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Understanding Cloud Computing for SMBs

by Audre Hill


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Published on this site: September 26th, 2011 - See more articles from this month

The buzz about cloud migration , or taking your business to the cloud , is all over the internet. But between the geek speak and the sales copy, it's hard for small and mid-sized business owners to put cloud computing in perspective with their real business needs.

Here's a brief overview of the different types of clouds and the various vendors in those markets right now. As you read, keep in mind that the internet changes quickly. Cloud vendors will continue to come and go, so longevity, stability and portability will become increasingly important factors when choosing vendors.

Cloud computing for SMBs:

The three main types of clouds right now are SaaS, PaaS and IaaS (descriptions will follow). As a SMB owner, you and your staff will usually only have direct experience with SaaS - the applications that deliver software like Microsoft Office and Google Docs. Here's an example of how the three layers work together.

  1. SaaS (Software as a Service):

    You and your employees use it as off-the-shelf application software. For example, if you use SalesForce to manage your customer database, you're using SaaS. It's hosted on the cloud, and you download apps to connect with the cloud version.

  2. PaaS (Platform as a Service):

    As an example, let's say you decide that the off-the-shelf version of SalesForce still requires too many hours of manual data manipulation -- you're paying overtime in the accounting department because they need to use create spreadsheets every month to sort and extract data that's specific to your company.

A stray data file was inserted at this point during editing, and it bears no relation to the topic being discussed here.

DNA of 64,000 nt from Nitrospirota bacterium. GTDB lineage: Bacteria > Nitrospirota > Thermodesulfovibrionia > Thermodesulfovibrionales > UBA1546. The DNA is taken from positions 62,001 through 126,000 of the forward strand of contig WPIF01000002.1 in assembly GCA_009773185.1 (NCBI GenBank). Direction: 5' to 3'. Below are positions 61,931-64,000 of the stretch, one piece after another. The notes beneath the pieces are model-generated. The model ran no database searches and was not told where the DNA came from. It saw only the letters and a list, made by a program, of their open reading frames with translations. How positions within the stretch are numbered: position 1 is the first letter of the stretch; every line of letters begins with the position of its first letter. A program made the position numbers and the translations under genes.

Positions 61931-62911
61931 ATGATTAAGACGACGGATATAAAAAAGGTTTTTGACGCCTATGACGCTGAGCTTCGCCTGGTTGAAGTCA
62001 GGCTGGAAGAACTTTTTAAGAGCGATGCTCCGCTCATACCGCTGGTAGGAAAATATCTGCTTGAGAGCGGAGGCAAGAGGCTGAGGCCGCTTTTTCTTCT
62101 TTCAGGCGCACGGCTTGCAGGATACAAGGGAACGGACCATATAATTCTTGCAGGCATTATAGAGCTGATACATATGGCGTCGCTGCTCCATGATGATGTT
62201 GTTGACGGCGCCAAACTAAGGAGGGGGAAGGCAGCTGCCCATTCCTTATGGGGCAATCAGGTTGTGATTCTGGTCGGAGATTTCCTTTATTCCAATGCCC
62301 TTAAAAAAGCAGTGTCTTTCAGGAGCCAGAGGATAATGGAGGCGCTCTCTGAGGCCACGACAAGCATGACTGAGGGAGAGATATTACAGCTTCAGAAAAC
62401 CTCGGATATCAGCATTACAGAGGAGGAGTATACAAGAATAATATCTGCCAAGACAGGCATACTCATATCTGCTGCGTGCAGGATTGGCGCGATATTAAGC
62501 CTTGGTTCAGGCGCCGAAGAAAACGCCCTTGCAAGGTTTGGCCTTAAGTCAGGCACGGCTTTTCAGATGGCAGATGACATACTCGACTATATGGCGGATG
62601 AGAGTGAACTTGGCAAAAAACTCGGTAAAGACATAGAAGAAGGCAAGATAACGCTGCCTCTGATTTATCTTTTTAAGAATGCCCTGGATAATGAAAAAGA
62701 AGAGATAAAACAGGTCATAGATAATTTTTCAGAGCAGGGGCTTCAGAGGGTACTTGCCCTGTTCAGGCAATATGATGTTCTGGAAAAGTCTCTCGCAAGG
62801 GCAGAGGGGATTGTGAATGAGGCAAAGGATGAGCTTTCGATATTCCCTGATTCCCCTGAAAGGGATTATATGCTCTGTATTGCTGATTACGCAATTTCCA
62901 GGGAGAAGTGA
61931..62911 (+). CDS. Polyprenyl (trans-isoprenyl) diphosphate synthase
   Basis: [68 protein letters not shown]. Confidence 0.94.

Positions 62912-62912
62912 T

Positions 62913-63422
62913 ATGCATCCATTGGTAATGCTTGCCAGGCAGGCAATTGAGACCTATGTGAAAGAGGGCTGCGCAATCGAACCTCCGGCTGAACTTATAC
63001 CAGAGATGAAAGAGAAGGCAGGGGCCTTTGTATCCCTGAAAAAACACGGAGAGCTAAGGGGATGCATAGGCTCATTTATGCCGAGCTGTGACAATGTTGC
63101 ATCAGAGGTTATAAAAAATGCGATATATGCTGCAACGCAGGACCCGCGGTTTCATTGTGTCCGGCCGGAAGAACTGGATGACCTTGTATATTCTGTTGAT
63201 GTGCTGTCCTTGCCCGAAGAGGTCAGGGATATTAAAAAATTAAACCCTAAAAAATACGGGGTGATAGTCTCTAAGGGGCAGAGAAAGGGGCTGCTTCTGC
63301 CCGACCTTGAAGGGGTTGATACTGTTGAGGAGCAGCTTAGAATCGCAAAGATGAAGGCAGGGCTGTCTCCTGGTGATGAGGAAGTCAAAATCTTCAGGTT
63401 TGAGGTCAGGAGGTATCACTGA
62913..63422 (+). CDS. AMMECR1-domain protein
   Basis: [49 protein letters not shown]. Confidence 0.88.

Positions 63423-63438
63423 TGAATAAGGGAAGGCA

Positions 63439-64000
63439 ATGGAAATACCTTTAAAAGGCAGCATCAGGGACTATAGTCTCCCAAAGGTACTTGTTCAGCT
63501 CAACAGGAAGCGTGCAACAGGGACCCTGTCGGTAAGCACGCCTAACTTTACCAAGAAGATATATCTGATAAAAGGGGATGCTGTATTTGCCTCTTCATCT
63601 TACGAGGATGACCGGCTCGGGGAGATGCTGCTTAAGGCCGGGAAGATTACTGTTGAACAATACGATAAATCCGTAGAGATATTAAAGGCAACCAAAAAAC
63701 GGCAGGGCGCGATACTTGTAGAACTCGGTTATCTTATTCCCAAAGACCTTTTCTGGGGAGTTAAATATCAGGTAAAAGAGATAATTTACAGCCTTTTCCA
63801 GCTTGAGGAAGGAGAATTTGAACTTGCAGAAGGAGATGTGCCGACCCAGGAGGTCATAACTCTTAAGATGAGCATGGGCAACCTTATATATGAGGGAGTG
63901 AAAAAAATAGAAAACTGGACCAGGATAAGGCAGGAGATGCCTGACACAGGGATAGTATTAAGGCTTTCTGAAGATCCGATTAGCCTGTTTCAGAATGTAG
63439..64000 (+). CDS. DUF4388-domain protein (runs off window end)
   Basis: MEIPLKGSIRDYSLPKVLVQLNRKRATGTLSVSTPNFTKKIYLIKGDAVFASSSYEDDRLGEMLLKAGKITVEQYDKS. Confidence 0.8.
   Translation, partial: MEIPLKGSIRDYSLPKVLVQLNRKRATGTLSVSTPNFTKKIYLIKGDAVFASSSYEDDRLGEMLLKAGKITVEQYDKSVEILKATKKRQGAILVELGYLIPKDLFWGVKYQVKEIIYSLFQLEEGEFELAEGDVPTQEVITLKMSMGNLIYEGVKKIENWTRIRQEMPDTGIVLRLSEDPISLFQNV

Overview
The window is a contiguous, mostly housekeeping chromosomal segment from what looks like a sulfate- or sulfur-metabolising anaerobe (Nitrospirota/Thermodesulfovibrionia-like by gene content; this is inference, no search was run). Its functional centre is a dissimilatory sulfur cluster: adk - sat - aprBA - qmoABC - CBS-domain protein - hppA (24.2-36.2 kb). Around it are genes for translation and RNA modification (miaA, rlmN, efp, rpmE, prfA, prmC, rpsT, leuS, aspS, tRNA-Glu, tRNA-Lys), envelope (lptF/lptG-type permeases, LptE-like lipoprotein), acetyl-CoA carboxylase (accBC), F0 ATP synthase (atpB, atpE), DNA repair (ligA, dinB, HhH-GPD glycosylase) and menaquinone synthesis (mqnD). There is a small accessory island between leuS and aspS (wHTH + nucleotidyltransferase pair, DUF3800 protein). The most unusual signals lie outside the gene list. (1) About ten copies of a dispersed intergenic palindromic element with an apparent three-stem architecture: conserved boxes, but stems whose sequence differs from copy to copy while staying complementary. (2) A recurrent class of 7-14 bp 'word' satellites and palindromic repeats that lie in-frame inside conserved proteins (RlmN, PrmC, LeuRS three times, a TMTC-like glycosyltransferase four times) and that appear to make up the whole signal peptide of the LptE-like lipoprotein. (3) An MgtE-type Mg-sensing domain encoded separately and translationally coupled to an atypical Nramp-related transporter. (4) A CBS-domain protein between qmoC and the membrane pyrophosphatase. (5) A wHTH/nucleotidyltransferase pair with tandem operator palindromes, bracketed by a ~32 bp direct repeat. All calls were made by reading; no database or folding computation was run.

At this point, you hire a custom software developer to code SalesForce to produce the reports your accounting department needs. He'll code and test your customized version on Force.com (owned by SalesForce) --a bare-bones software platform, or PaaS.

  3. IaaS (Infrastructure as a Service):

    These are the virtual machines that developers love because they provide a basic development environment in a push-button scalable form: processing, storage and networking can all be sized to fit the project almost instantaneously. There's no waiting for a human to configure and network a new server to create more storage space. And there's no large up-front hardware investment necessary to expand a system because the fees are set up to pay-as-you-go.

As a business owner, you won't need to get involved with the details of cloud migration, PaaS or IaaS - especially once you have your custom software developer on the project. Good developers are lifelong learners and have a network of professional contacts they can tap into for news about the latest software trends. Your time will be freed to run your business and manage customer satisfaction - which is the real goal of adding custom software to your operations.

Copyright (c) 2011 Audre Hill

Audre Hill: To see a cloud computing infographic for a visual perspective, check out http://boomcycle.com/how-smbs-use-saas-paas-iaas/. Visit http://Boomcycle.com to find out more about how this Los Angeles custom software development team can handle your cloud computing needs and add value to your business.

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